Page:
Media artist Risto-Pekka Blom (Finnish, b. 1970, Mikkeli; lives and works in Tampere) is featured in the newest exhibition in the Black Box space at the Smithsonian’s Hirshhorn Museum and Sculpture Garden. The exhibition consists of a single work, “Kurdrjavka [Little Ball of Fur]” (2013). It is the first U.S. museum presentation of the artist’s work.
On the surface, Blom’s video is a slyly unassuming homage to Laika (aka Kurdrjavka), who in November 1957, as the canine passenger of the Soviet spacecraft Sputnik 2, became the first animal to orbit the Earth. Although never intended to survive the voyage, the animal perished prematurely, a day or two into the flight, a fact that was suppressed for decades.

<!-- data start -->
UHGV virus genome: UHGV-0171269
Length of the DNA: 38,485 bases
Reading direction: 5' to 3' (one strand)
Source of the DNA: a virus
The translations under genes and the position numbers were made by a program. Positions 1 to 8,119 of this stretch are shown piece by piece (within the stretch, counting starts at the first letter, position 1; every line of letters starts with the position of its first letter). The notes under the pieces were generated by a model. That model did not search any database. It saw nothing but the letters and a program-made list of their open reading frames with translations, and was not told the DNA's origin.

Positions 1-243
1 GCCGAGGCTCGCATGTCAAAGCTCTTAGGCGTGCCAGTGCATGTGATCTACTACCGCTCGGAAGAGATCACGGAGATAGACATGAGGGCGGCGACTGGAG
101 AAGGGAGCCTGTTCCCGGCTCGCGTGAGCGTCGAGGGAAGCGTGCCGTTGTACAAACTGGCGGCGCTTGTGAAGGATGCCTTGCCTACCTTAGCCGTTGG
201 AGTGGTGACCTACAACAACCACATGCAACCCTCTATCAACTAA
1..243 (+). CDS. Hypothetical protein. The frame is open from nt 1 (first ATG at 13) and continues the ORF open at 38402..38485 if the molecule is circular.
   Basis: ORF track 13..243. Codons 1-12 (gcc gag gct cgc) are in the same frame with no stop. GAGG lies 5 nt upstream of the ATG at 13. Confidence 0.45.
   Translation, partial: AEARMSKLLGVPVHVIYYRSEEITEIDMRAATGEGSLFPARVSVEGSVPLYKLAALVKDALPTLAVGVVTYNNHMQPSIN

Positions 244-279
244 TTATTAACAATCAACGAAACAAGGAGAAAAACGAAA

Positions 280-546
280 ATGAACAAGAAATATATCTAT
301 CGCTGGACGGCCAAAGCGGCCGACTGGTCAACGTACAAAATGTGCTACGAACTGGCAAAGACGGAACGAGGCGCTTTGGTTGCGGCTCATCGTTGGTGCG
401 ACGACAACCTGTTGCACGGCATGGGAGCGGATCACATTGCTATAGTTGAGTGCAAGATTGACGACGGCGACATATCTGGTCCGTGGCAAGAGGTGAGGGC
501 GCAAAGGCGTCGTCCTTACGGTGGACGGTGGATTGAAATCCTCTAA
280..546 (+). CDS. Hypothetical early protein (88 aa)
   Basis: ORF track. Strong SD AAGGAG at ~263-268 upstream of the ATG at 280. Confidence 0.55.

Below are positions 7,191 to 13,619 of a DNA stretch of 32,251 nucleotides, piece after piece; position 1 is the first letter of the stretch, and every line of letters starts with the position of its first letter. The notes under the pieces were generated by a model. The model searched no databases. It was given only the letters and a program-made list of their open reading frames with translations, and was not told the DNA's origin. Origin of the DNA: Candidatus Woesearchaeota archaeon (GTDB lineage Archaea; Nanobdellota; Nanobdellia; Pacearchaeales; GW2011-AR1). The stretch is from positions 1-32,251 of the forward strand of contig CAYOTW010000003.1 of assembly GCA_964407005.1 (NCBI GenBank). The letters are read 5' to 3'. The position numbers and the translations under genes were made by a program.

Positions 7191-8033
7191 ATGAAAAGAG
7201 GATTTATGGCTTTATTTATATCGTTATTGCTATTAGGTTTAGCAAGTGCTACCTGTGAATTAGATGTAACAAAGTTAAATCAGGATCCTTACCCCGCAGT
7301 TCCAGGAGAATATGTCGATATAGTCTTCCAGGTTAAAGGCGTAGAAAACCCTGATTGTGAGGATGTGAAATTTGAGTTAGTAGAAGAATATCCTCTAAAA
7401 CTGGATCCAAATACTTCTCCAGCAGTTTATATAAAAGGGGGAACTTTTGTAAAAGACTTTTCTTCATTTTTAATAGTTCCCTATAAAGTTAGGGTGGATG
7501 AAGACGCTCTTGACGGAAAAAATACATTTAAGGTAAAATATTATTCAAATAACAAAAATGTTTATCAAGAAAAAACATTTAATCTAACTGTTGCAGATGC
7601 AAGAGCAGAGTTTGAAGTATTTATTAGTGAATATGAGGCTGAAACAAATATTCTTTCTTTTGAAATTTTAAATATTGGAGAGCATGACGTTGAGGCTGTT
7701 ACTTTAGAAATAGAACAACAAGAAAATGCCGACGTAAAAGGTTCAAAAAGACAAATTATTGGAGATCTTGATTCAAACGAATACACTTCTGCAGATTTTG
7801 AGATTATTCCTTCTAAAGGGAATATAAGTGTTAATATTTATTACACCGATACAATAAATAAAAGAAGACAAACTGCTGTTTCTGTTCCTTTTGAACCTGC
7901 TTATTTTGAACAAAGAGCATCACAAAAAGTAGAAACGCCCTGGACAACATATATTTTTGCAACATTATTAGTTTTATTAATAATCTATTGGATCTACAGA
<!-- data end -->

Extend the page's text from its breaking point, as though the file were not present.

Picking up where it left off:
The short work focuses on a collage of archival footage shot in 1957, much of it from Finnish state holdings. Opening, closing and cityscape footage was shot by the artist in 2013 in Tampere.
With segments devoted to typical ceremonies for political leaders and government functionaries, this cine-poem is also a critique of the pomp and hypocrisy of officialdom. “In his juxtaposition of images, Blom employs the absurdist strategies developed by dada artists a century ago,” said Hirshhorn curator Kelly Gordon, who has organized the Black Box series since it was inaugurated in 2005. “But his sound editing draws on YouTube ‘Shreds’ videos, in which an invented soundtrack is synced with extant footage to subversive effect.”
Blom’s somber voiceover initiates the tone of his soulful narration: “Four hundred thousand kilometers per hour/in an expanding universe/in the cosmic noise of celebratory speeches/with an eye always blackened by a punch.” “Kurdrjavka” draws together fragments of sound and image to evoke broader notions of nostalgia—and its various forms, sublime and ridiculous, heartwarming and heartrending.